US Navair tests 3D printed, safety-critical parts on MV-22B Osprey aircraft

The US Naval Air Systems Command (Navair) conducted a successful demonstration of a flight-critical aircraft component, which was built using additive manufacturing (AM) techniques.

For the test flight, which was performed using the standard V-22 flight performance envelope, a MV-22B Osprey aircraft was outfitted with a titanium, 3D printed link and fitting assembly for the engine nacelle.

Six additional safety-critical parts have been identified for manufacture. Three parts will be composed of titanium, while the other three will be of stainless steel.

These parts will be tested over the next year for three US Marine Corps rotorcraft platforms, the V-22, H-1 and CH-53K.

Lockheed completes flight tests of new Dual Mode Plus laser guided bomb

Lockheed Martin successfully completed two flight tests of its new Dual Mode Plus laser guided bomb (LGB) at the Naval Air Warfare Center Weapons Division in China Lake, California, US.

During the tests, two Mk-82 (500lb) inert warheads fitted with the Dual Mode Plus guidance kits were launched from an F/A-18 Super Hornet.

The Dual Mode Plus maintains the existing physical dimensions of Lockheed’s Paveway II Plus laser guided bomb (LGB) to offer a low-cost, all-weather direct attack capability for the US Navy.

US Navy and Australia sign cooperation agreement to develop alternative fuels

Australia’s Queensland and the US Navy signed a cooperation agreement to support and advance projects and initiatives related to alternative fuels development.

The development is part of the Great Green Fleet initiative, which outlines the US navy’s commitment to source 50% of fuel from renewable sources by 2020.

According to the agreement, the US Navy and Queensland will discuss the research, development, supply and sale of alternative fuels, with an aim to enhance operational flexibility and save energy.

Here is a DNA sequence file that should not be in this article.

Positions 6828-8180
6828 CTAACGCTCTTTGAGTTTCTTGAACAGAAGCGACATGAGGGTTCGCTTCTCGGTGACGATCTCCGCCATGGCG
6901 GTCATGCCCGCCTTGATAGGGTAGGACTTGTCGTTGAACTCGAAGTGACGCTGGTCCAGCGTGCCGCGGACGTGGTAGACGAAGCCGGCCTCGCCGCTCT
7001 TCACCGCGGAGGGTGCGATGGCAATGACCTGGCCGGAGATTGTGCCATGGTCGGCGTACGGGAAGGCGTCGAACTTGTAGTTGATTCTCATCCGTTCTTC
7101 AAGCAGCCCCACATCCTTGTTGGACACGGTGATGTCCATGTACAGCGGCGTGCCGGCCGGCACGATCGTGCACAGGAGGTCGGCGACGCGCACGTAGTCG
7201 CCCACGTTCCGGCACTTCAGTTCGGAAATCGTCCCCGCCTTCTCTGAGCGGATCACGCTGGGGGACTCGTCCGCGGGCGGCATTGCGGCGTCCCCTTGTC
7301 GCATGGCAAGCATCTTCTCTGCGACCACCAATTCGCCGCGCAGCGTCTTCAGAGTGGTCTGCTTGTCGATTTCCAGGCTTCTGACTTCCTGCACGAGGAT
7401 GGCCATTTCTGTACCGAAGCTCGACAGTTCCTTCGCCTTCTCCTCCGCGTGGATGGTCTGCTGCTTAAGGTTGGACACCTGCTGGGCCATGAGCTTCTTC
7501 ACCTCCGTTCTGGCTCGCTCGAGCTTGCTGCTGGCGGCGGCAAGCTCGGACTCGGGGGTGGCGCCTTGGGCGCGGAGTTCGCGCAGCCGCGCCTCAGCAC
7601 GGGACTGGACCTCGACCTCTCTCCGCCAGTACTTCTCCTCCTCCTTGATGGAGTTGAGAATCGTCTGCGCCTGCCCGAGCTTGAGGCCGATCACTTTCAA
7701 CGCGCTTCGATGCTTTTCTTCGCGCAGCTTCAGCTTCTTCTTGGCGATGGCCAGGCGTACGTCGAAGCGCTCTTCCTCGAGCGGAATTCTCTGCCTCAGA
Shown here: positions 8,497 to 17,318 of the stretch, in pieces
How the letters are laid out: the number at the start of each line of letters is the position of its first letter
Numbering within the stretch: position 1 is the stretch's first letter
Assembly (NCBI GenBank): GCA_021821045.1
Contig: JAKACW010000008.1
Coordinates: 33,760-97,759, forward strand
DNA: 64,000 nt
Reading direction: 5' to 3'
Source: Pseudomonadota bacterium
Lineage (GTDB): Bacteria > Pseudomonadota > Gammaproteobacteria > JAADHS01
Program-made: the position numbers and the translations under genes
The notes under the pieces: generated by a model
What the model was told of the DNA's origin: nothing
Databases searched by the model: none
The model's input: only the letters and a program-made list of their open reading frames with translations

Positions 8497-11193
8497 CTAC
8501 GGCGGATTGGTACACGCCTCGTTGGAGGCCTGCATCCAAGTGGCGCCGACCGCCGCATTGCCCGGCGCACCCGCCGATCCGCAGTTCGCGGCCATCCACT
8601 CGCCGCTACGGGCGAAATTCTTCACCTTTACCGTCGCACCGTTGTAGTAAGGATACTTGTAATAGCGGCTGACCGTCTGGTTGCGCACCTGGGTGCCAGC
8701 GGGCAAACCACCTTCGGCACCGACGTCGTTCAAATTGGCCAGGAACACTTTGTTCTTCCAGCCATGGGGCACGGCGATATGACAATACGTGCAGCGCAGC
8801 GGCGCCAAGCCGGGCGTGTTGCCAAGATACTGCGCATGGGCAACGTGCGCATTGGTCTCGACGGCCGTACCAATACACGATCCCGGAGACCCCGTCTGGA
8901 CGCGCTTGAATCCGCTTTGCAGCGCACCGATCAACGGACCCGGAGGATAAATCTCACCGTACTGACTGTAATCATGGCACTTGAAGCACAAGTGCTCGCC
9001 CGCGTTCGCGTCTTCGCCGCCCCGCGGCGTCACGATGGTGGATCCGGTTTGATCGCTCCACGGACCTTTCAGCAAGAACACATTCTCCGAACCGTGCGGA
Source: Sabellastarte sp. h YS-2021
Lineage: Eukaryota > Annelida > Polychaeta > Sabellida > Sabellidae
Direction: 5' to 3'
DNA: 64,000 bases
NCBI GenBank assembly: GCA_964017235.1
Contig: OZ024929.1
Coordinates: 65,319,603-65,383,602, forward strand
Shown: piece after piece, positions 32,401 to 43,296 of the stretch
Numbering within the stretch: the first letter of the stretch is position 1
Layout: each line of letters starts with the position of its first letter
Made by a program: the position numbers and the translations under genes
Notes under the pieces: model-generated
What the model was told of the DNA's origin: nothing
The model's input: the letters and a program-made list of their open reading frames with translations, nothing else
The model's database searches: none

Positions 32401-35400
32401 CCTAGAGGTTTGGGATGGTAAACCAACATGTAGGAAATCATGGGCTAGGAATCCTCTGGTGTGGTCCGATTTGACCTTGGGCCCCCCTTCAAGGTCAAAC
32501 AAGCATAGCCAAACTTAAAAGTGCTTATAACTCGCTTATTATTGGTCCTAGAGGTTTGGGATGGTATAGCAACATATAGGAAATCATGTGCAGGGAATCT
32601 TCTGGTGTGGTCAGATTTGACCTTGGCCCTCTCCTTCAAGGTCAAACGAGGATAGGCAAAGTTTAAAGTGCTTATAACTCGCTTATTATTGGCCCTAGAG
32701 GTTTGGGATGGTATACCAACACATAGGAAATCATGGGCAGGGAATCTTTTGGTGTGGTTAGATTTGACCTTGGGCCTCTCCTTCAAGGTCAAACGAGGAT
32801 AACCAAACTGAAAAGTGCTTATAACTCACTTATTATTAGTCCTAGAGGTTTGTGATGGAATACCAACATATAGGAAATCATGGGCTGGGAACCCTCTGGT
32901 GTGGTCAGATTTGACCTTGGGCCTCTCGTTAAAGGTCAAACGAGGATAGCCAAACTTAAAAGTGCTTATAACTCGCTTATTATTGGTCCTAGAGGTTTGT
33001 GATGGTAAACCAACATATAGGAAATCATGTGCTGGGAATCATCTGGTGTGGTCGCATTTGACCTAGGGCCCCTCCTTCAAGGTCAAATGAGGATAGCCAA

New Zealand Government approves purchase plans for new naval ship

The New Zealand Government approved plans to acquire a new ship for littoral operations, in a bid to enhance the country’s naval capability.

A request for tenders will soon be issued by the Ministry of Defence and New Zealand Defence Force (NZDF), revealed Defence Minister Gerry Brownlee.

Under the littoral operations support capability project, the new ship is expected to support the Royal New Zealand Navy (RNZN) in performing hydrography, deep diving and mine countermeasure activities.

US Navy’s first F-35C fleet soon to complete final at-sea developmental test phase

The US Navy’s first fleet of seven F-35C Lightning II Joint Strike Fighter aircraft is set to successfully complete the third and final round of at-sea developmental testing, DT-III, aboard the Nimitz-class nuclear-powered aircraft carrier USS George Washington (CVN-73), on 1 September.

In 2014, the F-35C aircraft conducted its first shipboard test flights aboard USS Nimitz, followed by developmental testing aboard nuclear-powered aircraft carrier USS Dwight D Eisenhower.

The US Navy is expected to declare the initial operational capability of the F-35C aircraft in 2018.